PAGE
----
Grain prices 'on the bubble'For months, area farmers have watched grain prices climb. Now, grain prices “are on the bubble,” holding roughly equal potential to rise even more or to fall drastically, says Frayne Olson, crops economist/marketing specialist with the North Dakota State University Extension Service.
By: Jonathan Knutson, Agweek
For months, area farmers have watched grain prices climb.
Now, grain prices “are on the bubble,” holding roughly equal potential to rise even more or to fall drastically, says Frayne Olson, crops economist/marketing specialist with the North Dakota State University Extension Service.
Olson spoke Jan. 4 in Devils Lake, N.D., at the annual Lake Region Extension Roundup.
“There’s little room for error,” he says of current world stocks and use.
“The smaller the margin for error, the more and more nervous the market gets, which means you can have a lot of volatility,” he says.
That nervousness has pushed up prices — and will push them even higher if stocks turn out to be smaller than expected or if grain use is greater than expected.
“If we have any weather problems along the way, people are going to get very, very nervous,” boosting prices, he says.
On the other hand, the nervousness will decline — and prices will slump — with greater-than-expected production or smaller-than-expected use.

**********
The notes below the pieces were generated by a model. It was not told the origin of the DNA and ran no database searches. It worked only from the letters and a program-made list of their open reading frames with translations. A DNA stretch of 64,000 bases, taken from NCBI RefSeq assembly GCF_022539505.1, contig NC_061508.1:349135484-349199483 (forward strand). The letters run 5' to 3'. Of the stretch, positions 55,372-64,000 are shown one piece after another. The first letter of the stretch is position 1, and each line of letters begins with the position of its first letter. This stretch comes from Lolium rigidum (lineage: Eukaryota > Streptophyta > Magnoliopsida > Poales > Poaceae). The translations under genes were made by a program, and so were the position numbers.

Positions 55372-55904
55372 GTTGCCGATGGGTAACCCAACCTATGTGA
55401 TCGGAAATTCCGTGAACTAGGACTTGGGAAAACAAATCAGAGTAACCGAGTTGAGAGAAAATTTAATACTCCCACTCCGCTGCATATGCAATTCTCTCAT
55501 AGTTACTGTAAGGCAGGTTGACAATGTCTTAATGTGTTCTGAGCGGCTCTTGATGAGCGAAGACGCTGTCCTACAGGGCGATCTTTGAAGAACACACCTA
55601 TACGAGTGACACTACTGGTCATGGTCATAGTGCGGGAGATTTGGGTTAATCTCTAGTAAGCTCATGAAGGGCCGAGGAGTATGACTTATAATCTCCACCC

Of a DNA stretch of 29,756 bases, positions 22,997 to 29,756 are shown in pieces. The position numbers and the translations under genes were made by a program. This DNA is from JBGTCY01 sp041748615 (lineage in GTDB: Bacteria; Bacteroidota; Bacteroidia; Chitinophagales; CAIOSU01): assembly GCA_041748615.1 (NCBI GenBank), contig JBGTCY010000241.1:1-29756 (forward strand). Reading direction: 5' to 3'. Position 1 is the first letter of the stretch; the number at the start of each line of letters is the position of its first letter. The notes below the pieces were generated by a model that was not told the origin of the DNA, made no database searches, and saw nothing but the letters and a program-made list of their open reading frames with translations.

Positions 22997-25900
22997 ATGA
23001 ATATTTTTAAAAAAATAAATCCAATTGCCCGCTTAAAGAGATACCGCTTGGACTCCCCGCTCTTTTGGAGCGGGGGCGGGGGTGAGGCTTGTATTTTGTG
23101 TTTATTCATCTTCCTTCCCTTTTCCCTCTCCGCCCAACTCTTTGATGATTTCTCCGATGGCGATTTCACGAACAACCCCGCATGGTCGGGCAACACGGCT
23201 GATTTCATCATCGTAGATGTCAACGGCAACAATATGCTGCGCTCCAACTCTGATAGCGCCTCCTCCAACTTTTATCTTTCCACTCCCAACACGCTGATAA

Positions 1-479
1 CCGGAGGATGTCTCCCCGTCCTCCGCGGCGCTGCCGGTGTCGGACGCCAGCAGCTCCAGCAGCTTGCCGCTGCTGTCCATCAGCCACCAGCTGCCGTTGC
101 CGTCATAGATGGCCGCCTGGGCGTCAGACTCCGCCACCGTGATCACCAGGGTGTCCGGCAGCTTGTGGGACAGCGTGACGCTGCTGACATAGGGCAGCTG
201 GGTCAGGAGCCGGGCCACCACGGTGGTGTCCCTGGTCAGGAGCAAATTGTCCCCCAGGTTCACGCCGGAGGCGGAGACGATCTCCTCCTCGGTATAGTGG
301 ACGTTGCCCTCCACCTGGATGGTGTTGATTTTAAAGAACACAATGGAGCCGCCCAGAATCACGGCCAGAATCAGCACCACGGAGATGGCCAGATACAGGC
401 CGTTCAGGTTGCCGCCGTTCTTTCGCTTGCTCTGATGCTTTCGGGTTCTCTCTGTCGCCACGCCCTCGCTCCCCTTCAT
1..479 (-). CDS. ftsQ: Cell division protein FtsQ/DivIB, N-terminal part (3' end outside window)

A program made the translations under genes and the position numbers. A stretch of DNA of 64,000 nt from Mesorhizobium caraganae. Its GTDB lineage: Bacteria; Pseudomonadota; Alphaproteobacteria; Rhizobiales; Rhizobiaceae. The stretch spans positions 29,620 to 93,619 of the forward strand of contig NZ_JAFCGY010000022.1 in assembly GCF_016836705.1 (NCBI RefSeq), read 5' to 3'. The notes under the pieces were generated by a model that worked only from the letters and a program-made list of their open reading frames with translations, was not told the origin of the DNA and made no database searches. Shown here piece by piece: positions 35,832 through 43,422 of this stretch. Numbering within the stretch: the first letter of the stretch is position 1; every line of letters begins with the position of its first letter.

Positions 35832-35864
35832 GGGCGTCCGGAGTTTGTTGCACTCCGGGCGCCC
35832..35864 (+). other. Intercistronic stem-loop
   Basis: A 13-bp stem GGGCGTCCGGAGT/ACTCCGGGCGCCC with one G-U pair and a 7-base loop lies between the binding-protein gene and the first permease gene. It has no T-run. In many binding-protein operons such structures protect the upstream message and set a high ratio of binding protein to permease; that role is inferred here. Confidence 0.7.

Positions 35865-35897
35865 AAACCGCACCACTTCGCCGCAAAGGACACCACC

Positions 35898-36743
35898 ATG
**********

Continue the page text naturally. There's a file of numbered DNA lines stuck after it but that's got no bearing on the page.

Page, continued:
“If we have a good crop, people will get comfortable and prices will suffer,” he says.
Benefit to waiting
Farmers who have waited to sell grain have benefitted, he says.
“It’s nice to sit back and watch the price go up a little bit every day. But at what point do you pull the trigger? At what point do you say these are pretty good prices” and sell? he says.
“Can it (the market) go higher? Yeah, sure, it can. I can paint you a scenario where prices go up fairly substantially,” Olson says.
“But I also can paint a scenario where we see significantly lower prices, too,” he says.
Olson says his best guess is that upside potential slightly exceeds downside risk, but that “we’re getting very close to the 50-50 point” where the two are balanced.
Olson cautions that his Jan. 4 comments were based on information available then and that prices could significantly be affected by several U.S. Department of Agriculture reports issued Jan. 12.
Three general trends to keep in mind:
- Growing ethanol production continues to push up demand for corn.
- The weak U.S. dollar makes it easier for foreign customers to buy American wheat, and a drought in the Black Sea region hammered wheat production in that key wheat-growing area.
- China continues to import more U.S. soybeans. However, rising inflation in China could cause its leaders to change the country’s ag policy, Olson says.
“Right now, your bottom line is extremely dependent on what the Chinese government decides to do about their inflation,” he says.